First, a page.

7960379483?profile=originalMembers of the congregation gather on a chilly Sunday for service at Old School Square.

By Tim Pallesen
    
Delray Beach’s fastest-growing new church began with a chance meeting in a downtown coffee shop.
    The Avenue Church wasn’t intended. It wasn’t planned.
    Casey Cleveland, a pastor at Spanish River Presbyterian in Boca Raton, was working on his laptop when he overheard Saul Kane, a man with a shaved head and tattoos, talking at another table.
    “He looked nothing like me,” Cleveland said of the man who opened the door to what originally began as a Christian mission to drug and alcohol addicts in recovery.
    The Avenue Church has grown into much more since it opened in September 2010.
    More than 350 attend Sunday worship, usually at the Delray Beach Community Center and sometimes at Old School Square.
    The congregation now has families and young professionals in the 20-to-40 age group you see strolling Atlantic Avenue on a Friday or Saturday night. Many new members are single parents with children.
    The new mission for the rapidly evolving congregation is to provide homes for children in crisis. Cleveland hopes to convert a downtown building into a temporary home for children waiting for foster care.

7960380101?profile=originalCasey Cleveland is not your typical pastor. Photos by Kurtis Boggs/The Coastal Star


    “We’re bringing the church to the city,” said Cleveland, who sees no need for the Avenue Church to have a permanent church building. “We’d rather take care of others than ourselves.”
    Cleveland’s boss at Spanish River Presbyterian, executive pastor Ron Tobias, first thought Cleveland’s chance meeting with Kane three years ago would only lead to a coffee-house ministry for the recovery community.
    “There was no spiritual community in Delray Beach focused on that need,” Tobias said. “We sensed a huge void there.”
    Spanish River has spent $10 million to start 27 new congregations around the world. “But Delray was different,” Tobias said. “Instead of sending money, we sent people.”
    Kane introduced Cleveland and two other Spanish River staffers, Allison Good and John O’Brien, to Delray’s recovery community.
    “Casey and the others were seen as people who genuinely wanted to help,” said Kane, a recovering alcoholic who is now a leader in the community.
    “The recovery industry is very profit-driven industry,” he explained. “This was the first organization to come along that didn’t want to make a million dollars.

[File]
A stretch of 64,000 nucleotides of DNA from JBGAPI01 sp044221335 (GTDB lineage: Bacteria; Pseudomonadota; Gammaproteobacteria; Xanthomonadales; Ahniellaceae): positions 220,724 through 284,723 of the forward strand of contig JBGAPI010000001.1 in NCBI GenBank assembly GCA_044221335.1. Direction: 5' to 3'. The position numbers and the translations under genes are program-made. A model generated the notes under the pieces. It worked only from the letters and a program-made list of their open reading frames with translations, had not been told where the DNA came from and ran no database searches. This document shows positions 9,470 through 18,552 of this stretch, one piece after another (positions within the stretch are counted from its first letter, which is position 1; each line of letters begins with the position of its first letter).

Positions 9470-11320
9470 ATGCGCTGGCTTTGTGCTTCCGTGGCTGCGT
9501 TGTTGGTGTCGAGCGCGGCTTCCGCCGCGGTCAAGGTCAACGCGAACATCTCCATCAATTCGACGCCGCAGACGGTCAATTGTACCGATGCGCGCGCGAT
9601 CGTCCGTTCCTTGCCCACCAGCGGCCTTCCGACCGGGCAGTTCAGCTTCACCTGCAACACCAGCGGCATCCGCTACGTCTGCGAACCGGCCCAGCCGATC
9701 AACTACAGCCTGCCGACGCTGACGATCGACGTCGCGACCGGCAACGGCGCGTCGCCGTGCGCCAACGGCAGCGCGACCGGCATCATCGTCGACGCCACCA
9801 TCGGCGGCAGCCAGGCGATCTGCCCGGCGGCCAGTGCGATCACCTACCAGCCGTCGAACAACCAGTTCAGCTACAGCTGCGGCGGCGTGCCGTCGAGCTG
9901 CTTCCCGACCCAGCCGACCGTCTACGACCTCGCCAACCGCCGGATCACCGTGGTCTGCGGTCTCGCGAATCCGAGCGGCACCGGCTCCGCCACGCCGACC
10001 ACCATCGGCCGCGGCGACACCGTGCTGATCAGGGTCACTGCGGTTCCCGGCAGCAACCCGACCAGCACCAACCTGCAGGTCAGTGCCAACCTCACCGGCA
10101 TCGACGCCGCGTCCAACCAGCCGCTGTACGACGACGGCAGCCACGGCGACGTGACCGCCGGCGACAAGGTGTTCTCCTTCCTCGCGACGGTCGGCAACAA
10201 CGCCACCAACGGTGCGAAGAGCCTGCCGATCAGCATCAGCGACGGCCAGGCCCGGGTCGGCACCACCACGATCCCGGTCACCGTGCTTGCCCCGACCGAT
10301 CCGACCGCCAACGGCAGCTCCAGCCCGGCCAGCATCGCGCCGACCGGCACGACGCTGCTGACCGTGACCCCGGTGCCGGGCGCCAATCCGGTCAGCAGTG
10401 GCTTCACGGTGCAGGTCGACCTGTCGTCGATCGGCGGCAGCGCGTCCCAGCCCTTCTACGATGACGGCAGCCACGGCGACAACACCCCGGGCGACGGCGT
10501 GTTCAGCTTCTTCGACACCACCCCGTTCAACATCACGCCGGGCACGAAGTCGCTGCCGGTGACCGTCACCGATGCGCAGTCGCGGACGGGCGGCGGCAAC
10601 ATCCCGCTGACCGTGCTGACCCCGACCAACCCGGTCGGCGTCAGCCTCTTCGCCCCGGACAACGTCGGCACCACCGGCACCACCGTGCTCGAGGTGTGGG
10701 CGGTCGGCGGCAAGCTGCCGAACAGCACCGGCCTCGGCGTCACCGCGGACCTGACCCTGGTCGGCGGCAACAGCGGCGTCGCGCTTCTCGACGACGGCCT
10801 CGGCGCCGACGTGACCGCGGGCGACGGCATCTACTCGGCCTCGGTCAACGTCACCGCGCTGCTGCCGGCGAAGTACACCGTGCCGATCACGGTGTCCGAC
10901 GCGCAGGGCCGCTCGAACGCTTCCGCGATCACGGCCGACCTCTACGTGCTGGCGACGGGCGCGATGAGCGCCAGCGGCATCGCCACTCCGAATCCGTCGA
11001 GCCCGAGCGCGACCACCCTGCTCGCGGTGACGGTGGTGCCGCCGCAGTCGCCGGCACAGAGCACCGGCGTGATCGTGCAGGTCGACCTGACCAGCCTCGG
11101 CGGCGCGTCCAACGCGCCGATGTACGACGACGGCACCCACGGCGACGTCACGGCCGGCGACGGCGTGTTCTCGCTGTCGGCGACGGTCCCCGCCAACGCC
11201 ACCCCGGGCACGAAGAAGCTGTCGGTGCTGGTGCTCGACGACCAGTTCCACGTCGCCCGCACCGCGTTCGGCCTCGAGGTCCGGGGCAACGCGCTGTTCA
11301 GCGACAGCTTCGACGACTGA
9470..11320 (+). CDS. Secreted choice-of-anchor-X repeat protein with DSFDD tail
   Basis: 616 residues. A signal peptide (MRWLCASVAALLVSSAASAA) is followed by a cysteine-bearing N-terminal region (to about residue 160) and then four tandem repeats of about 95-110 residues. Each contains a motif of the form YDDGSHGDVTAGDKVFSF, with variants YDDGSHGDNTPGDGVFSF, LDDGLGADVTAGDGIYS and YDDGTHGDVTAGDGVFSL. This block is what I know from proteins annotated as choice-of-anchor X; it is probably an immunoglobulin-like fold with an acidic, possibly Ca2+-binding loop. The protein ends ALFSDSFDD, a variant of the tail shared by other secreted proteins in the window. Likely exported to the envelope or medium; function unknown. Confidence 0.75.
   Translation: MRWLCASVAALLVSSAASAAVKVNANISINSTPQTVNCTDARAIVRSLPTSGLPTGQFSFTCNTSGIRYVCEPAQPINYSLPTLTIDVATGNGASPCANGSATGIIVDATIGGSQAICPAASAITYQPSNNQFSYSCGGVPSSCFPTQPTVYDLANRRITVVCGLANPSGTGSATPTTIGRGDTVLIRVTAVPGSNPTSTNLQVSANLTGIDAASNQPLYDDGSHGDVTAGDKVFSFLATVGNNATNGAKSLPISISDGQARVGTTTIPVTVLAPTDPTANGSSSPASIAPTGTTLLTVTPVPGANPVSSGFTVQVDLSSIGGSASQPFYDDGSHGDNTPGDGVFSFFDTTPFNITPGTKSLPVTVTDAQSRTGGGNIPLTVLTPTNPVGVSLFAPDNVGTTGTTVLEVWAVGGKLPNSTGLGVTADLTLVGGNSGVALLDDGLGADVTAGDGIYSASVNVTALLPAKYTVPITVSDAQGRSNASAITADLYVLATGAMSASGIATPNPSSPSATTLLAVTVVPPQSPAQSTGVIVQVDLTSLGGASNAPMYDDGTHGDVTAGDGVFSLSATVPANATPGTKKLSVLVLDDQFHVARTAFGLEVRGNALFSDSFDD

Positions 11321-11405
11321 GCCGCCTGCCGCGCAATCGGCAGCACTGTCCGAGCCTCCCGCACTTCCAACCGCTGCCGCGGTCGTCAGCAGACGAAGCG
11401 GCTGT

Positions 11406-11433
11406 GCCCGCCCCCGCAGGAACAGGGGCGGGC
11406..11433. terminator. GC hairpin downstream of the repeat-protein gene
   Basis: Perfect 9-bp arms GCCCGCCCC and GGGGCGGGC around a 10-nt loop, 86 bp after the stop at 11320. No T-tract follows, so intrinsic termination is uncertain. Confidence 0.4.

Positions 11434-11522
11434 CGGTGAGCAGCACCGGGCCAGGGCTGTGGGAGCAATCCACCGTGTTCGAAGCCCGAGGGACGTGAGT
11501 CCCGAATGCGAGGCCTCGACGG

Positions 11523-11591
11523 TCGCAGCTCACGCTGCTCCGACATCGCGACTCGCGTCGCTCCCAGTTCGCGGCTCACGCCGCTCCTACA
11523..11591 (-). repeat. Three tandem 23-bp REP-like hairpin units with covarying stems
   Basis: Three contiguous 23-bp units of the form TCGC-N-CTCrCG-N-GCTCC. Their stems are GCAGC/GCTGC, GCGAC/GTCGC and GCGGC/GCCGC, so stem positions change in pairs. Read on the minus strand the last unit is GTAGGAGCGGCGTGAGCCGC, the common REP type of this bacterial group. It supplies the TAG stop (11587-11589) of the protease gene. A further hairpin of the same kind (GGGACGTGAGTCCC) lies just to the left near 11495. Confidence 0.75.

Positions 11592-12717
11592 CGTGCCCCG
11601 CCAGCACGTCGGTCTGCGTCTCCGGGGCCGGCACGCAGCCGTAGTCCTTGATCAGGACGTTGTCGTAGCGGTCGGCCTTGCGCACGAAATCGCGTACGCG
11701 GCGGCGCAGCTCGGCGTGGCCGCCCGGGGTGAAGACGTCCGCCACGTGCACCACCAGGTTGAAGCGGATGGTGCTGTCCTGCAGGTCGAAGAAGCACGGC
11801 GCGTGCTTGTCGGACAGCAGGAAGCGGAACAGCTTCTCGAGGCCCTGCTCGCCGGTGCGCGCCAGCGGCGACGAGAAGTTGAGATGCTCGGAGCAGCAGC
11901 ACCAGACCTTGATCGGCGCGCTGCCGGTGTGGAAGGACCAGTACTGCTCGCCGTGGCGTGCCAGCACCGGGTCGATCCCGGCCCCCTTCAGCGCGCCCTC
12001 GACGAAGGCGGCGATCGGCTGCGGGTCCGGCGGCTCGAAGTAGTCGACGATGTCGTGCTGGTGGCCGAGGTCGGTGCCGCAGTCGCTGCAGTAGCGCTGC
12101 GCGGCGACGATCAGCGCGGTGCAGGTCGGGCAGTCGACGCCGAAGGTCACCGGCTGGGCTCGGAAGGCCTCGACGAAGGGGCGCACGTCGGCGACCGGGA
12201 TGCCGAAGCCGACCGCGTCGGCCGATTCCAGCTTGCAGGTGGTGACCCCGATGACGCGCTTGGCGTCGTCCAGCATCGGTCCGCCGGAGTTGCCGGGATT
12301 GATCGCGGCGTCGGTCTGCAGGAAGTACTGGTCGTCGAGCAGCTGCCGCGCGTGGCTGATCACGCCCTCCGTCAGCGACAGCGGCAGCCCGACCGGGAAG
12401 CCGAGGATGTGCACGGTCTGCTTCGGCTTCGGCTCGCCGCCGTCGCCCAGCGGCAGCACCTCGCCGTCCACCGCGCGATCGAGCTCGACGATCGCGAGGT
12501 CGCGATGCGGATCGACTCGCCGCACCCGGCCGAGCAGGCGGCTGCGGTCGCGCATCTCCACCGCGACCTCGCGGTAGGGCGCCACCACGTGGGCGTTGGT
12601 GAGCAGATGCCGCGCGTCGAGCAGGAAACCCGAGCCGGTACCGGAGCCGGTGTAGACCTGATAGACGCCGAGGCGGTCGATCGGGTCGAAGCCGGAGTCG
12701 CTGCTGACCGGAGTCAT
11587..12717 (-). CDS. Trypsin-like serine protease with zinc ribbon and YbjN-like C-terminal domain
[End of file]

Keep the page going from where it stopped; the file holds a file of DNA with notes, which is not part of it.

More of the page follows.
“They made a promise and they stuck to it,” Kane said. “It’s been the most positive impact on our community since Delray became a recovery hub.”
    Cleveland, Good and O’Brien were flooded with questions about relationships with other people and God when they began.
    “The people were refreshed that I care more about their future than their past,” he said. “A lot were surprised [by] what real grace looked like. Before I knew it, this kind of exploded.”
    Cleveland kept praying for guidance. “It was to become a church that ministered to all the demographics of Delray,” he decided after a year of ministering in coffee houses.
    His original approach to recovering alcoholics and drug addicts would carry to a larger population.
    “To build a redemptive relationship means to walk along someone’s side while sharing the hope that Jesus can transform them,” Cleveland said. “The challenge is to slow down and do life with them.”
    The Avenue Church grew quickly to where now it is financially independent from the Boca Raton church and searching for other Delray Beach needs to respond to with compassion.
    “God has called you to use you in incredible ways,” Cleveland implored his congregation in a recent sermon. “You’re no good to people around you if you are only concerned with yourself.”
    The congregation now sees a need to help children in crisis. Church members are training to become adoptive or foster parents.
    “Scripture talks about caring for the orphans,” Cleveland said. “It’s a tangible expression of the gospel message when we adopt or foster a child.”
    Several church members, including Cleveland and his wife, Kathryn, are taking children into their homes as they await foster care.
    Rather than spending money for a church building, Cleveland sees the need to acquire and convert an old warehouse on Southeast First Avenue for such children.
    “God is a really great God, so I do expect great things from him,” Good said in reflecting on the Avenue Church’s short history. “But I have to stand back in awe over what’s happened here.”                    

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